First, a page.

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python redshift_connector executes create table statement with out errors but table not created in redshift cluster

0

Hi Everyone. I would like to know how redshift knows what schema a table should be created in when a database contains multiple schemas and the table is being created programmatically from a python script. I want to know this because I have a script where I create a table and copy data to it from S3. Both lines run without errors but when I log into AWS and check my cluster, the table is not there. I currently use a schema_name.table_name format when writing the create statement because I don't know how else to specify the schema the table should be created in. The relevant lines of code are as follows:

sql = 'CREATE TABLE IF NOT EXISTS ' + schema_name.table_name + ' (column datatype, column datatype, column datatype);'
 cursor.execute(sql)
 sql = """COPY %s FROM '%s' access_key_id '%s' secret_access_key '%s' delimiter '%s' CSV ignoreheader 1 timeformat 'auto';""" % (table_name, s3_path_to_file_name, access_key_id, secret_key,delim)
 cursor.execute(sql)

Like I said the code runs without errors but when I check the cluster, the table is not there. I would be extremely grateful for any hints that could help resolve this problem.

1 Answer
1

Abdul,

When no schema name is provided while creating a table, Redshift relies on 'search_path' to retrieve the default one available. By default 'search_path' value is '$user', public.

Here $user corresponds to the SESSION_USER. If it finds a schema name with the same name as session user, the table is created here. If redshift didn't find a schema, it looks for the next schema name in the list which is 'public'.

If none of the names listed in 'search_path' has a corresponding schema, then create table operation will fail with error "no schema has been selected to create in".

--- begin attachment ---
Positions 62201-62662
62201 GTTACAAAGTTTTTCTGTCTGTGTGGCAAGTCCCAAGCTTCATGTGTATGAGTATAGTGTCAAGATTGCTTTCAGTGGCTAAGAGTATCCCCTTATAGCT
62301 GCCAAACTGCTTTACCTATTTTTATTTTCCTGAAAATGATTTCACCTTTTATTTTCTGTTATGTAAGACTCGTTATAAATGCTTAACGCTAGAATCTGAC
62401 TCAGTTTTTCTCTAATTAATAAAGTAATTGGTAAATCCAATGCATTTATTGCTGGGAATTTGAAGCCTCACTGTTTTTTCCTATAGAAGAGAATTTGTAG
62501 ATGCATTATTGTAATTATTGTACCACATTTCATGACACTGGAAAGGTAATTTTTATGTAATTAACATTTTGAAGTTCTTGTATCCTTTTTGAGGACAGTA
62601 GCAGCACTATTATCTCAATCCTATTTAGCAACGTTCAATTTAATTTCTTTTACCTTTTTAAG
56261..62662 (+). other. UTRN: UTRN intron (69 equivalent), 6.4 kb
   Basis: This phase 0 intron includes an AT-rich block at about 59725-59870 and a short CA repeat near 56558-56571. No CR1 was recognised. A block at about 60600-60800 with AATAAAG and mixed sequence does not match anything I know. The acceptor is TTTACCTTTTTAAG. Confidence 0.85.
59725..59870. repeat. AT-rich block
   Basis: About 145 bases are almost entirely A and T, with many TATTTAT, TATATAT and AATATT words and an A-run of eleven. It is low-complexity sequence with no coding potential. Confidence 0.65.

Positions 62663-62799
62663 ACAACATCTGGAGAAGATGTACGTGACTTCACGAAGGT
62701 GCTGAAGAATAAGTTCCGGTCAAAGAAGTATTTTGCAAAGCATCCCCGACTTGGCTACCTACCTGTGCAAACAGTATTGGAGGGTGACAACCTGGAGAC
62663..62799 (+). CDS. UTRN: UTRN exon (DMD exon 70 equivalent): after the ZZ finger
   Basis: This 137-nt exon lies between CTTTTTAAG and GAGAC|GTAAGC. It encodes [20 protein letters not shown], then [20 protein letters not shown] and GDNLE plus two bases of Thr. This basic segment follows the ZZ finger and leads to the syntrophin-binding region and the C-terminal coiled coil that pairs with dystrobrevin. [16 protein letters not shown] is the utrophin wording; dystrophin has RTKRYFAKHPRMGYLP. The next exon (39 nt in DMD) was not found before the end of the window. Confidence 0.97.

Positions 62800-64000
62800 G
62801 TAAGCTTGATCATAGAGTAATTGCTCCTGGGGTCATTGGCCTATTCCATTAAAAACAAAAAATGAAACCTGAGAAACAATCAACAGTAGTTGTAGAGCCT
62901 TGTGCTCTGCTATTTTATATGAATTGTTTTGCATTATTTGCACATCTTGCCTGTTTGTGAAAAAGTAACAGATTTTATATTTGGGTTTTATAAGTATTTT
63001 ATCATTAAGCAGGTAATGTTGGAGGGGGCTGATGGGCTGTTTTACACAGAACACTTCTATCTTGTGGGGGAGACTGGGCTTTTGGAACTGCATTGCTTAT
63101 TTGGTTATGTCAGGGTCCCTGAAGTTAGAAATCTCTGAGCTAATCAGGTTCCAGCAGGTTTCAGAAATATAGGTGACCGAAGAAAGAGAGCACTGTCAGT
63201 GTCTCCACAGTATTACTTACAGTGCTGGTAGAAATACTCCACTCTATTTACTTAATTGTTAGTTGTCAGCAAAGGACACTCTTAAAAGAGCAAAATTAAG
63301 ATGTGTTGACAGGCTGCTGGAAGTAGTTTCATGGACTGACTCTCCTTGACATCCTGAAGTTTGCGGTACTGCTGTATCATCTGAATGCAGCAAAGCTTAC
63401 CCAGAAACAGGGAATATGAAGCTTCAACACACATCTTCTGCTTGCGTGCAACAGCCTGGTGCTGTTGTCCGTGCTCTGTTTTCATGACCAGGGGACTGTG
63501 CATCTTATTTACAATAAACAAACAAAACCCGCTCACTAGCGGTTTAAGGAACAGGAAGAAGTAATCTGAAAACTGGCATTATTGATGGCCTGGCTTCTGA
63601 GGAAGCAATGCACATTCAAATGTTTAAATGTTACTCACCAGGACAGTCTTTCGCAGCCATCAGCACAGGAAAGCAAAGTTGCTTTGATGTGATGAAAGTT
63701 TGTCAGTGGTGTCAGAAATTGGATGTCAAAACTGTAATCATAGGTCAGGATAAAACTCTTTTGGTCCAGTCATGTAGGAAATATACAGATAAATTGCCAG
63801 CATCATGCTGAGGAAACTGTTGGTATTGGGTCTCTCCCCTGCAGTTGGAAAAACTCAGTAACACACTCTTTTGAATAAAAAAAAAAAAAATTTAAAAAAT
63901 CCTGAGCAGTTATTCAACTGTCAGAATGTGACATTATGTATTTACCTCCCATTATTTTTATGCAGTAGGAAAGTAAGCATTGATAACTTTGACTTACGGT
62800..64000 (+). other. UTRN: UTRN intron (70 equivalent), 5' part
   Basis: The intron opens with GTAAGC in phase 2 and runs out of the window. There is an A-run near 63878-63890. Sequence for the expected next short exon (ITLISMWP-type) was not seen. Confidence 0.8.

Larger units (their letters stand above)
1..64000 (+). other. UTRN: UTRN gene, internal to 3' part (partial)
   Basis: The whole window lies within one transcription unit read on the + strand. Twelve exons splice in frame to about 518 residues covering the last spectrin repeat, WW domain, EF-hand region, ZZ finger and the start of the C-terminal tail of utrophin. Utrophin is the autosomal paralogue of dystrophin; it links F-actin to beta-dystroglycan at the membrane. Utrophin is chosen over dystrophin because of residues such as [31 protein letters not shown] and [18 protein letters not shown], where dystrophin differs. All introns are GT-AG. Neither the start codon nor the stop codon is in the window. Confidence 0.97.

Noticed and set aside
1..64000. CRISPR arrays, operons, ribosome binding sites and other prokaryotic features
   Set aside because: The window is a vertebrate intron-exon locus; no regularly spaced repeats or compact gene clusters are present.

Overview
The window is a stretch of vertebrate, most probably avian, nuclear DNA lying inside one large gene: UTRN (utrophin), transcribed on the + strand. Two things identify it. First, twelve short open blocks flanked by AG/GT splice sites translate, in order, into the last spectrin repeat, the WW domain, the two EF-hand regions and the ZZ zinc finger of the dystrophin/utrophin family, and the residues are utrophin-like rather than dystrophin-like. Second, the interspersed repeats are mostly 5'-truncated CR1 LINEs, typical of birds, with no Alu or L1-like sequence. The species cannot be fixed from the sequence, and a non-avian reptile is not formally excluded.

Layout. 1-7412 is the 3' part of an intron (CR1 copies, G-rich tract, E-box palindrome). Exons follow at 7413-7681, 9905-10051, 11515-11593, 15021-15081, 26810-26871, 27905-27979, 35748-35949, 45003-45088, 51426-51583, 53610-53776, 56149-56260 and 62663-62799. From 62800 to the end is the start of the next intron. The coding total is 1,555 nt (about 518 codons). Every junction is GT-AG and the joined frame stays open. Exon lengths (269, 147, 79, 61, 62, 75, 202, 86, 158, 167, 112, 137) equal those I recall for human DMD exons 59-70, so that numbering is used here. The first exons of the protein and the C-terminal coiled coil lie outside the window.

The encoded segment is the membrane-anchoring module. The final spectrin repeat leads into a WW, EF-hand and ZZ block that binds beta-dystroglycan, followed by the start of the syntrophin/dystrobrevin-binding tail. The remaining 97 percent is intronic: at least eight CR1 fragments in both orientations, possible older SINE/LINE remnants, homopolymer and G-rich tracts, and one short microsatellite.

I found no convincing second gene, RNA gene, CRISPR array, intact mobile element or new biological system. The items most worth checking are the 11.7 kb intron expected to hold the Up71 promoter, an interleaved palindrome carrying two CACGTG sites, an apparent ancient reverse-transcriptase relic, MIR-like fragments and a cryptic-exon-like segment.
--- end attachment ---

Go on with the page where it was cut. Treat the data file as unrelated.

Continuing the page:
To confirm the table creation is successful, verify the schema name provided from python is referenced in 'search_path'.

-- SQL script to view contents of search_path. If the schema mentioned in the python script isn't listed, then you need to reference it. show search_path

-- SQL script to include a schema to search_path. Note: this overwrites existing schema names in the list,

set search_path to replace_with_schema_name;

-- In order to append a new entry to existing search_path. Assuming the existing default values are '$user',public

set search_path to '$user',public, replace_with_schema_name

You can find more on search_path here https://docs.aws.amazon.com/redshift/latest/dg/r_search_path.html

The other possibilities could be

  1. Can you confirm if commit() is called after the table creation.

  2. Ensure you are looking at the right aws region, cluster and database name the table was created under.

  3. Make sure the logged in user has necessary permissions to view the table.

Querying the system table, will return rows referencing schema name, if the table creation was successful. Please ensure the 'search_path' contains the schema name, referenced in your python code, else no records will be returned.

SELECT * FROM SVV_TABLE_INFO where "table" like '%replace_with_your_table_name%';

SELECT * FROM PG_TABLE_DEF where tablename like '%replace_with_your_table_name%';

You can find more details on Create table syntax here https://docs.aws.amazon.com/redshift/latest/dg/r_CREATE_TABLE_NEW.html

answered 6 months ago
  • Thanks AJP for your very detailed answer. I will try out your suggestions and let you know how it goes.

  • Thanks so much for the help AJP. A missing commit() was indeed the problem, or part of the problem. Prior to noticing the missing commit(), I had tried updating the search_path but it wouldn't update because the cluster was using the default parameter group. So I created a new one. The problem was still occuring after rebooting the cluster. It was then I noticed your comment about the commit(). Thanks so much for your help.

  • Glad to hear commit was the missing piece of the puzzle. Much appreciate if you can accept the response as answer.

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